Robbins House Exhibit featured in the Concord Journal

Concord exhibit remembers forgotten ‘civil rights firebrand’

By Henry Schwan

Maria Madison raised a glass of wine to a Concord resident who is largely forgotten, but is now the focus of a new exhibit at The Robbins House.

“Welcome home, Ellen, you were lost to history,” Madison said July 28 to a crowd of Robbins House staffers and guests as twilight cast its final shadows on the property, located across the street from the Old North Bridge and Old Manse. Madison is co-founder and president of the board of the Robbins House, and she used a powerful phrase to sum up Ellen’s life – “a 19th century civil rights firebrand.”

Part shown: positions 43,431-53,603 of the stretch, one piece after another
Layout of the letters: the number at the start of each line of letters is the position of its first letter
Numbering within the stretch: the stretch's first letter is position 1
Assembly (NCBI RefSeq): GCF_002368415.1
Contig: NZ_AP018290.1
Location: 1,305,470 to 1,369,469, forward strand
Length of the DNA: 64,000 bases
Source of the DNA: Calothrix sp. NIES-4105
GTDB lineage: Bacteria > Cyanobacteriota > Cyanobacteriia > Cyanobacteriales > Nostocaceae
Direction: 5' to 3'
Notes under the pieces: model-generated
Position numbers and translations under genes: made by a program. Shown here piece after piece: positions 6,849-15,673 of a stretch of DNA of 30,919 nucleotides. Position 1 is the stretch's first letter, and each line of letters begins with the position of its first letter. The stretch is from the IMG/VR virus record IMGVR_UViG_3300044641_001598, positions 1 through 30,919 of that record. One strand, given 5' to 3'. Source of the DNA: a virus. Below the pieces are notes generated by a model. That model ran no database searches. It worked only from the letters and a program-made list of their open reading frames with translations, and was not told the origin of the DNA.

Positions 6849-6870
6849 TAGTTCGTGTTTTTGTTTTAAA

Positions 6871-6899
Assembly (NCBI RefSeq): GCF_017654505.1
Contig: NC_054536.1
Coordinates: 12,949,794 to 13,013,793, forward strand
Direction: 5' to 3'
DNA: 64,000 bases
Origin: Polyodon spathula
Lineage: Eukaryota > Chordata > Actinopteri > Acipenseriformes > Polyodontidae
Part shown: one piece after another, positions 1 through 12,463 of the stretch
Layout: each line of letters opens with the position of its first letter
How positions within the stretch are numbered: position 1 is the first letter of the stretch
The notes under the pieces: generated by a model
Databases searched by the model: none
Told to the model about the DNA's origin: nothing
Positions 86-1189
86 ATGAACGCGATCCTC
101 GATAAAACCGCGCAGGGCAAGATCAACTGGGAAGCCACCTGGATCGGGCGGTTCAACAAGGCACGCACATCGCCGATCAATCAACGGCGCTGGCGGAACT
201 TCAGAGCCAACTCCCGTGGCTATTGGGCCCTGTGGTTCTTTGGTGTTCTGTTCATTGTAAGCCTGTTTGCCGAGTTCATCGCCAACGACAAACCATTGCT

Ellen is Ellen Garrison, an African-American descended from slaves who was born in the Robbins House in 1823, when it stood at its original location at the edge of Concord’s Great Meadow. Garrison’s grandfather was Caesar Robbins, a freed slave from Chelmsford who fought in the Revolutionary War, and her father, Jack Garrison, escaped slavery in New Jersey.

Read more from The Concord Journal article online